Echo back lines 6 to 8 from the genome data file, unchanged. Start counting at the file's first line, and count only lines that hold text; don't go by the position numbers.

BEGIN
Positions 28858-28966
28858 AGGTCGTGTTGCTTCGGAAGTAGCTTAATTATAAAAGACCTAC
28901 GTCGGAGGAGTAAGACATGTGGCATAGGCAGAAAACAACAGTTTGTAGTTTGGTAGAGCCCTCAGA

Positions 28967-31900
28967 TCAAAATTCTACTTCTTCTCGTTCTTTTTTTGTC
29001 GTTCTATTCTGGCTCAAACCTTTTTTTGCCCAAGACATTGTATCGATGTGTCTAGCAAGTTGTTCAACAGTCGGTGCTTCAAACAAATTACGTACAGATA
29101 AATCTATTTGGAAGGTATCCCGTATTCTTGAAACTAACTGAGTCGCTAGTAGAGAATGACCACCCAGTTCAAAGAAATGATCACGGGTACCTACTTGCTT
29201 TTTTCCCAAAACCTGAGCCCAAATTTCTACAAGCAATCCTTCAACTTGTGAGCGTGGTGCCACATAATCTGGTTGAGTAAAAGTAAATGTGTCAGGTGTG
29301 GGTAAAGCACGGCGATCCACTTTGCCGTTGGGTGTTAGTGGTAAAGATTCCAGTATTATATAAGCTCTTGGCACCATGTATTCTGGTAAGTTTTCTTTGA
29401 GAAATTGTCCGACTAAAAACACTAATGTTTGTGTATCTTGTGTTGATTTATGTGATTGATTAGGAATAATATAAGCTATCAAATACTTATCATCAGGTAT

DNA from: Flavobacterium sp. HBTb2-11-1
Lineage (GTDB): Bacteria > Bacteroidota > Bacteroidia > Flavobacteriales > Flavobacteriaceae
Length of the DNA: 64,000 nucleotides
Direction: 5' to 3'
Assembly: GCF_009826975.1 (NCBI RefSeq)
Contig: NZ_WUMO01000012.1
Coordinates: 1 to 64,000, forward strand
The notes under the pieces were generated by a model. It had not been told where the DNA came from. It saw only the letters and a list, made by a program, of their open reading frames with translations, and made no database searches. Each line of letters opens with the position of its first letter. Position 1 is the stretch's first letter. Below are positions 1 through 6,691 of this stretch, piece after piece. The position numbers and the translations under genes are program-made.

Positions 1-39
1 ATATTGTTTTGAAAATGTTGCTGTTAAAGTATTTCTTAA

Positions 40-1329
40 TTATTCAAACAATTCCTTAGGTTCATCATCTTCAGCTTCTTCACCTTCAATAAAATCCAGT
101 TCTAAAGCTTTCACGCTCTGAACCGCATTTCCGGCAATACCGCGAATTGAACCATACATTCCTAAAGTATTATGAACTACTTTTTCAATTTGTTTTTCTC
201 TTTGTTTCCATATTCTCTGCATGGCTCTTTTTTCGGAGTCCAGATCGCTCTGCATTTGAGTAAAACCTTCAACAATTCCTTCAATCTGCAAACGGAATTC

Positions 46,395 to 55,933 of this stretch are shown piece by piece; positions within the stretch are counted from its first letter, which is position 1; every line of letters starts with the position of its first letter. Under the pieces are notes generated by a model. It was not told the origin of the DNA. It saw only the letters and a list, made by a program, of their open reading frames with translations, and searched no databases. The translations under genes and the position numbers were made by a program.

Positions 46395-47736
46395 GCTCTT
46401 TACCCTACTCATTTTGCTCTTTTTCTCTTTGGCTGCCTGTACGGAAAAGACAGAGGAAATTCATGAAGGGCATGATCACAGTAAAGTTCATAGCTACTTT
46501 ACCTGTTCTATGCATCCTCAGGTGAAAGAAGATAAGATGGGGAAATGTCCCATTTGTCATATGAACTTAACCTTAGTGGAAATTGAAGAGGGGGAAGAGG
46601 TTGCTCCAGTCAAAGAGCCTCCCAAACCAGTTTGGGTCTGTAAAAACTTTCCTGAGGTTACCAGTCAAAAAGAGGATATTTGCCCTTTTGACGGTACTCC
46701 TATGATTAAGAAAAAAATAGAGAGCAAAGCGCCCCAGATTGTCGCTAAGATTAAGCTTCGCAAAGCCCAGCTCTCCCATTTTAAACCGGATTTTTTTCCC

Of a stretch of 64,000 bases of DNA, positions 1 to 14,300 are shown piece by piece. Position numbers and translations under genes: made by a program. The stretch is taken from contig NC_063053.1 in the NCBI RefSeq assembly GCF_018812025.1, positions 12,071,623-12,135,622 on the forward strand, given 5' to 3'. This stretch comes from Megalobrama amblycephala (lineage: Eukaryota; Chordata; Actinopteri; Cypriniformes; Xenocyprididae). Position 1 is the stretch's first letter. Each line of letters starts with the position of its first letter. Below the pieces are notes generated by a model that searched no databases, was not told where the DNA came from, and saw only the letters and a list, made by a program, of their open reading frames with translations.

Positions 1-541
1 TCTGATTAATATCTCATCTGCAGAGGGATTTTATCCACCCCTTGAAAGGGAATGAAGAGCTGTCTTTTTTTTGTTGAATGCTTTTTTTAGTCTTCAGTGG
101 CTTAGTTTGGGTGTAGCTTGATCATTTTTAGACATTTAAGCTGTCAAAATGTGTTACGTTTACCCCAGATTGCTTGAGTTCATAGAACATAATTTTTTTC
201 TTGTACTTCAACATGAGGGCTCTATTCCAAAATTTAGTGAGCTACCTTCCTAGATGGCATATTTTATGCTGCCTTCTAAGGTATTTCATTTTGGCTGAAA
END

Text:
29001 GTTCTATTCTGGCTCAAACCTTTTTTTGCCCAAGACATTGTATCGATGTGTCTAGCAAGTTGTTCAACAGTCGGTGCTTCAAACAAATTACGTACAGATA
29101 AATCTATTTGGAAGGTATCCCGTATTCTTGAAACTAACTGAGTCGCTAGTAGAGAATGACCACCCAGTTCAAAGAAATGATCACGGGTACCTACTTGCTT
29201 TTTTCCCAAAACCTGAGCCCAAATTTCTACAAGCAATCCTTCAACTTGTGAGCGTGGTGCCACATAATCTGGTTGAGTAAAAGTAAATGTGTCAGGTGTG